Disbanded in 2003... check out front-woman, Adie's solo project "Adie"
Adrienne Liesching - vocals
Marc Pautz - guitar
Chris Poisat - guitar
Costa Balamatsias - bass
Nick Volsteedt - drums
Revolutionary times bring about revolutionary ideas. For South Africa's top rock import, The Benjamin Gate, clicking the age counter in a nation facing historic changes - including the end of apartheid and the country's first democratic elections - stirred this female-fronted five-piece to the conviction that boundaries don't exist when it comes to life, hope, and imagination. Though not a political band, The Benjamin Gate makes the case for living a zealous life as they power out a musical style that emulates their own empowering message. Inspired to the hilt, The Benjamin Gate best manifests their compelling creative paradigm with their sophomore effort, Contact.
The Benjamin Gate - made up of singer Adrienne Liesching, bassist Costa Balamatsias, drummer Nick Volsteedt, and guitarists Marc Pautz and Chris Poisat - splashed the stateside shores in 2001 with their stunning rookie bow, untitled. Their full-length debut received rave reviews, earned four Dove Award nods, and scored a pair of #1 singles on the rock charts (“All of Me” and “Lay It Down”) and a #2 single (“How Long”), all culminating in solid first round sales. Yet as untitled highlighted several Euro-pop touches, Contact finds its focus upping the tempo and energy for a more dynamic and daring rock release. Vibrant vocals, masterful melodies, and hard-stacked hooks all come together to give Contact a passionate, guitar-driven clash of rocket-fueled pop and searing six-string distortion. Contact soars with a raw vitality that opts for an energized live feel over the confined sterility of the overtly primmed and polished.
“We wanted Contact to have a raw, organic edge,” says the 20-year-old Adrienne. “The guys in the band love effects, and they filtered that influence into a more rock sound. We also had fun playing around with different sounds and approaches to the songs. In the end, we want to take the special element we have performing live - a passionate, energetic, melodic, guitar heavy show - and translate them onto the album.”
For The Benjamin Gate, a progressive sound comes with progressive lyrical themes, Contact being no exception. The attitude-filled “Do What You Say” challenges the tongue-flapping flakes of this world to walk their talk, while “The Calling” offers a warm tribute to all the talented people they've met and, as Adrienne says, “encourages people not to turn away from their talents because they're afraid of the future.” The poetry of a beautiful day lifts the spirit in the dazzling “The Way You Are,” while the notion that love is blind takes center stage on the metaphoric “Your Kisses Blind Me.” Finally, for those especially trying times, Contact gives you “Violently,” a power-packed ringer that calls us to unite and fight for what we believe in.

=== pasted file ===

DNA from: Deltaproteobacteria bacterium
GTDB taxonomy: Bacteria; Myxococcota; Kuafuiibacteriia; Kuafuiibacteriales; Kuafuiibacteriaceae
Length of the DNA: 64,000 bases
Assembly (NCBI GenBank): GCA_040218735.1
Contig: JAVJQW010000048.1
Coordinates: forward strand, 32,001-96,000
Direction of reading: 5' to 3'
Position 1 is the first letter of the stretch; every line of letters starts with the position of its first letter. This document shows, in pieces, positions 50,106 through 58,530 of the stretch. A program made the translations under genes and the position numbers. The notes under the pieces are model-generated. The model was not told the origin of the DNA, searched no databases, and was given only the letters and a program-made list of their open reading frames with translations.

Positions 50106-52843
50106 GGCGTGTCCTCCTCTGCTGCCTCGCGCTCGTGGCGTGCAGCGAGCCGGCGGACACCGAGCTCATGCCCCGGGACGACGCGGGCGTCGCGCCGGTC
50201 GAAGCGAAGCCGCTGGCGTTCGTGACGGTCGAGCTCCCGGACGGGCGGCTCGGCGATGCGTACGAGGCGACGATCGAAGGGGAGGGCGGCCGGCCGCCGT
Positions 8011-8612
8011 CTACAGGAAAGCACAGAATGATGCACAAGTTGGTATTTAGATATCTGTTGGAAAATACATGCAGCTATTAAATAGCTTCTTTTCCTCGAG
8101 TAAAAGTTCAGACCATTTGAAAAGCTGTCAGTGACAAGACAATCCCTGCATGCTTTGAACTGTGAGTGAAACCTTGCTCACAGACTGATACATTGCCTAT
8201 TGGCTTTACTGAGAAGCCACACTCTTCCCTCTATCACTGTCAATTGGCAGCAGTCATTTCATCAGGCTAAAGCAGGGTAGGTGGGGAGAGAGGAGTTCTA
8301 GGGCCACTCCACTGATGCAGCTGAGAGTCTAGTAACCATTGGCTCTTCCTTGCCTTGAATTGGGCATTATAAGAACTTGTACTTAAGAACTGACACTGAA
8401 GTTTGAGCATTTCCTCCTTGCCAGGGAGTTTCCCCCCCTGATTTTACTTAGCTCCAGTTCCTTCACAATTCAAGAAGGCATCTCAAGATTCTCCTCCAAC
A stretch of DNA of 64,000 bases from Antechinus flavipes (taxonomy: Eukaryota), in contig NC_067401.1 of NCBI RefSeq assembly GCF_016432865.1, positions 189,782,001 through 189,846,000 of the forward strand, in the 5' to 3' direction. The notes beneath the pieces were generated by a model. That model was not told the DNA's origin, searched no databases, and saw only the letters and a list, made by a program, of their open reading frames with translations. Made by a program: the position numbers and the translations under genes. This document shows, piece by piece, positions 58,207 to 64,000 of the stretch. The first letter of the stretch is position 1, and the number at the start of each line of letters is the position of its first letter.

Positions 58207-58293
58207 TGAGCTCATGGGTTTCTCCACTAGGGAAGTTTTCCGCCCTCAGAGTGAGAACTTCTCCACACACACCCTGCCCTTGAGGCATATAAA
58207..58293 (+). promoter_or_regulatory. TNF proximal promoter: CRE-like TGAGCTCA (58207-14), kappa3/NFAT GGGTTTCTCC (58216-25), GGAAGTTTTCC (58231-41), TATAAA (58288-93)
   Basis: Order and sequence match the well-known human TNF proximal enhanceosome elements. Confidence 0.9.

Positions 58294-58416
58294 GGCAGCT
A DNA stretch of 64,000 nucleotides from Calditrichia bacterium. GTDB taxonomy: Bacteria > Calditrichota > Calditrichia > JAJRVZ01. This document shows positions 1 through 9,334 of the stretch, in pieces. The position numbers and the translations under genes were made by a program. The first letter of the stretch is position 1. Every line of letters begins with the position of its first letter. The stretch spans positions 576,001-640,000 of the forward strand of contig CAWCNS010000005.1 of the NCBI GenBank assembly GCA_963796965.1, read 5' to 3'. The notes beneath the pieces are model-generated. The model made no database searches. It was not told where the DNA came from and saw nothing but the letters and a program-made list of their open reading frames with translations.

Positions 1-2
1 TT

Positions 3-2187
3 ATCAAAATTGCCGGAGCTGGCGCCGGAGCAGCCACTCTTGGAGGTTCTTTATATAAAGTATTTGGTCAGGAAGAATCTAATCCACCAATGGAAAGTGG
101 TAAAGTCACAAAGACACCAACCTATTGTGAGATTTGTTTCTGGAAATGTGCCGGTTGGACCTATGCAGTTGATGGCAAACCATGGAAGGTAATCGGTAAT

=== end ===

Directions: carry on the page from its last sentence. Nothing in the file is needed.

“We strive to write songs that are hopeful and relevant to our generation. More than anything, we want to give our listeners a sense of acceptance and a source of hope. Often times we write about things we've personally experienced, but we never limit ourselves with any type of rules,” remarks Adrienne.
Contact will also be distributed to select EMI territories in Europe. This came about after their untitled single “All Over Me” earned A-list rotation on Stockholm Radio, Sweden's largest mainstream rock station. Following the station's lead, others picked up the single as well, and its video went all the way to #2 on VOX Pop, Sweden's answer to MTV's Total Request Live. More so than ever, Contact truly establishes The Benjamin Gate as an international music entity.
Peeling back the history pages, The Benjamin Gate first formed in 1998 following the tragic automobile death of a musician friend named Ben. The effect of the loss - which Adrienne describes as "shocking us into finding our own existence" - brought together The Benjamin Gate's five members with the charge to take life by the reigns, and for them, it meant fulfilling their dream of starting a band. Within a mere matter of months, the group had recorded a demo and enjoyed radio play in their home country. The Benjamin Gate then recorded an EP, and when they sent the recordings to the U.S. for mastering, fate found its moment. A studio engineer flipped over the music and sent a copy to ForeFront/EMI Records, who in turned signed the group to an international record deal. The group came to America upon the album's 2001 release, and they've been touring the states ever since, stopping only to record Contact with untitled producer Quinlan in Nashville.
Regarding the impact that touring has had, Adrienne comments, “Performing so many shows has helped me capture more emotional content into my vocals. It's also helped better my vocal performance in terms of expressing more passion and offering stronger melodies.”
Whereas untitled proved a picture-perfect introduction to South Africa's hottest, Contact defines The Benjamin Gate with a vigorous energy and unbound creativity that makes them rising stars. Forged through personal upheaval in a land of revolutionary changes, The Benjamin Gate has a creative drive and higher purpose that come together brilliantly on the 12-songs that make Contact a hit.